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Abstract: Systematic long-term monitoring of abundance and distribution is essential to management and conservation and necessary to assess mortality trends and anthropogenic impacts for cetacean stock assessment. Line-transect aerial surveys (n = 42) were conducted to assess bottlenose dolphin (Tursiops truncatus) abundance, distribution, and group composition in the Indian River Lagoon (IRL) estuary system, Florida, from 2005 to 2011. Multiple covariate distance sampling was used to estimate abundance, and experimental trials were utilized to estimate dolphin availability. Abundance estimates varied seasonally, ranging between 483 (95% CI = 345 to 672; summer 2008) and 1,947 dolphins (95% CI = 1,198 to 2,590; winter 2009-2010), with a mean abundance of 1,032 dolphins (95% CI = 809 to 1,255). The largest abundance estimates for IRL dolphins occurred during extremely cold winter events, suggesting seasonal changes may influence dolphin movements. Mean visibility depth (125.14 ± 38.29 cm) suggested the availability bias did not largely influence estimates of dolphins in this shallow estuary when surveys are conducted under optimal sighting conditions. However, there was some evidence of seasonal changes in availability that may influence abundance estimation, and this should be further investigated. Seasonal trends and corresponding genetic and movement data suggest Mosquito Lagoon may be a disjunct community from the IRL proper. This study provides abundance data to assess the IRL bottlenose dolphin stock prior to the largest Unusual Mortality Event on record for this population, which occurred in 2013.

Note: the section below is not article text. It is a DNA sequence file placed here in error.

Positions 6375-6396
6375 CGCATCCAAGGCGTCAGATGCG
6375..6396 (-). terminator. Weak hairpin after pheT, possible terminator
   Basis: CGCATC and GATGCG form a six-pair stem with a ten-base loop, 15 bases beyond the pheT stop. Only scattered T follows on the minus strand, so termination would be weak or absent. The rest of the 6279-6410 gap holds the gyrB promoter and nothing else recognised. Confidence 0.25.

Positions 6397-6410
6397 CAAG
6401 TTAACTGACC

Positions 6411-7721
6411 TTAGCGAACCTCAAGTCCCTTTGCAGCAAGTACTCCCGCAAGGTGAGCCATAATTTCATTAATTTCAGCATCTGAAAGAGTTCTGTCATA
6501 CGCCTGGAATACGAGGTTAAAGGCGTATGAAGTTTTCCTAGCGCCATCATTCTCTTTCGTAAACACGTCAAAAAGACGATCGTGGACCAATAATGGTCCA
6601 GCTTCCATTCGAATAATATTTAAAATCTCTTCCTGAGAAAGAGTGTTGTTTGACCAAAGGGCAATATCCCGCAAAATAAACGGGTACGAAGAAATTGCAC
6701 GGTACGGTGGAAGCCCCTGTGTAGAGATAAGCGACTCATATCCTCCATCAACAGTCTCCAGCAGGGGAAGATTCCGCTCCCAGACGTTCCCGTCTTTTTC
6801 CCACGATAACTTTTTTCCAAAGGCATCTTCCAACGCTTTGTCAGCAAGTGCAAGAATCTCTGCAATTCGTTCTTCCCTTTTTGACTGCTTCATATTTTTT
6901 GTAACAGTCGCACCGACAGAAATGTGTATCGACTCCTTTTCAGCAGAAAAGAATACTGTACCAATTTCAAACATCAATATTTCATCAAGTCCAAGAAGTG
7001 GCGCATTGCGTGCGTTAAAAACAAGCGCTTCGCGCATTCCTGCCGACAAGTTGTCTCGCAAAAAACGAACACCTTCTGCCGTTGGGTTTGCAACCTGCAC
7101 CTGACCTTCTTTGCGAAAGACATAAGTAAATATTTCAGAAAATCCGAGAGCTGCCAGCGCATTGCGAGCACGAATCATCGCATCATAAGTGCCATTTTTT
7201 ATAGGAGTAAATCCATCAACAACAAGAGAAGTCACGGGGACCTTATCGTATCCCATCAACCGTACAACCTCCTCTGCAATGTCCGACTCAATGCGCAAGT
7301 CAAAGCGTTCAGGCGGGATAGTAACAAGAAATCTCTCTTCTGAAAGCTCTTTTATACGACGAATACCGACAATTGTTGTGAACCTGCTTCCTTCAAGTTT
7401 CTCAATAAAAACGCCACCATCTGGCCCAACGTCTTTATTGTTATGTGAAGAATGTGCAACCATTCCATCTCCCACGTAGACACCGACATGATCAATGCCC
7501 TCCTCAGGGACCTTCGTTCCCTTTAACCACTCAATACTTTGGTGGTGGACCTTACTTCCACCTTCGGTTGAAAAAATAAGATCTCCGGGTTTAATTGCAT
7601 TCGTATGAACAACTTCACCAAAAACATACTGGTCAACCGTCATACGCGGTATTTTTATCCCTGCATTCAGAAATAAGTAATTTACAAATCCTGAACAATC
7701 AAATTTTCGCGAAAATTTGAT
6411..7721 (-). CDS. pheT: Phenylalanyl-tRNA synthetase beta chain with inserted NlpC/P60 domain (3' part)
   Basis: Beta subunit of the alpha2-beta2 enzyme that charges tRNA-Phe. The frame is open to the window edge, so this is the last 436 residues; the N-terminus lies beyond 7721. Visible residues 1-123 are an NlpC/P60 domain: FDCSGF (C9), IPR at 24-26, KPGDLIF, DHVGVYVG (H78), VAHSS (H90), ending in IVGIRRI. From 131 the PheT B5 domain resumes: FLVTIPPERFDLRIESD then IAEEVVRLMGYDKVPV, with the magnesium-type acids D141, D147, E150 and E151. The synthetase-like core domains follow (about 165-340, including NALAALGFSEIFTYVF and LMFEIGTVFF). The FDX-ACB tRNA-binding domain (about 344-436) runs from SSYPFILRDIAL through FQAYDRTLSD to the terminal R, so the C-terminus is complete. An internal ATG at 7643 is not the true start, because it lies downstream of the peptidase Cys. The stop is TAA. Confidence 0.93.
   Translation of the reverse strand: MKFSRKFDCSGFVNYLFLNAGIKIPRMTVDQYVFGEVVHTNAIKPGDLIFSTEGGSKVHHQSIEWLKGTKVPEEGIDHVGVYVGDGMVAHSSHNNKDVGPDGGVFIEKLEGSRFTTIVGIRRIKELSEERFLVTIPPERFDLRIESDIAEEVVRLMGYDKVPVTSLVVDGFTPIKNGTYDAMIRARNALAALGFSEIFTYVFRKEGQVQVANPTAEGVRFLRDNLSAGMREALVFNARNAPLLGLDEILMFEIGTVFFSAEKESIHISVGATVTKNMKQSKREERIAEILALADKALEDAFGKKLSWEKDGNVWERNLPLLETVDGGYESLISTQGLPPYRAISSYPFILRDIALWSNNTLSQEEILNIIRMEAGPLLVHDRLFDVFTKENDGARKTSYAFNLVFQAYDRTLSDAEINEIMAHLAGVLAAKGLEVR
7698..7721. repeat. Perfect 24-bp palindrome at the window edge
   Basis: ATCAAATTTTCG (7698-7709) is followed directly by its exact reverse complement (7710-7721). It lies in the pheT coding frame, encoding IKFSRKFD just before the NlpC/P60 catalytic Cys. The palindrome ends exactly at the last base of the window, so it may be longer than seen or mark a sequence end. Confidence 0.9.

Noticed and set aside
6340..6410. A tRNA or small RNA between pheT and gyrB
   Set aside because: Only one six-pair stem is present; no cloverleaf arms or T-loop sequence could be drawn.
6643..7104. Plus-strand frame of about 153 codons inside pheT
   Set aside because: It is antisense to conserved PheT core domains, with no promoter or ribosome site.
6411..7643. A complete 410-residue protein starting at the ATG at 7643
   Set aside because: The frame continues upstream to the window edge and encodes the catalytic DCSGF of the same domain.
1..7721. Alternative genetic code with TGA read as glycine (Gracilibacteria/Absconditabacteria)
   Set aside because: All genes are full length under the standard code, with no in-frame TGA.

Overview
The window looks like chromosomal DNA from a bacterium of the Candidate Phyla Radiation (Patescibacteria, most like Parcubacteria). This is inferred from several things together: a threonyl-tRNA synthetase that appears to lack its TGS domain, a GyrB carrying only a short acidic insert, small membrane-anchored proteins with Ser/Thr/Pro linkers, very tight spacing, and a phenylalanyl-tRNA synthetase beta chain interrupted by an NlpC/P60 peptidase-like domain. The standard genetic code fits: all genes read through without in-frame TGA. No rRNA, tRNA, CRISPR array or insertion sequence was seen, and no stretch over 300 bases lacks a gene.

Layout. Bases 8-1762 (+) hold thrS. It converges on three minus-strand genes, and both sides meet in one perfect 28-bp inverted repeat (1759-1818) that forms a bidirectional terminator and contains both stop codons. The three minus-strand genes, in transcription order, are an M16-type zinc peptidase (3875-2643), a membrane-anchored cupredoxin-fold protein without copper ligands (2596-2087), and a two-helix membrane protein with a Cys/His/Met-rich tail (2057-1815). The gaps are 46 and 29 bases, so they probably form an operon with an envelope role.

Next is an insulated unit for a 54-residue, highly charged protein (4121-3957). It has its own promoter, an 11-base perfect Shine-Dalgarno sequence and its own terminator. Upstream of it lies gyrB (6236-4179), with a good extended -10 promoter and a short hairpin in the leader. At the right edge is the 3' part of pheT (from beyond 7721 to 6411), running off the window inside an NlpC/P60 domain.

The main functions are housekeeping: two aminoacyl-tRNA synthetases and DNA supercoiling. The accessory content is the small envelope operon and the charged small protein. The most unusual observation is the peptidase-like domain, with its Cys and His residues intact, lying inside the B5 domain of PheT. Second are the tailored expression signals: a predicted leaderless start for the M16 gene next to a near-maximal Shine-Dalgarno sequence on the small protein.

Key Words: abundance, aerial survey, availability bias, bottlenose dolphin, Tursiops truncatus, multiple covariate distance sampling, distribution, Indian River Lagoon, line transect, trend analyses
Document Type: Research Article
Page Numbers: 90-112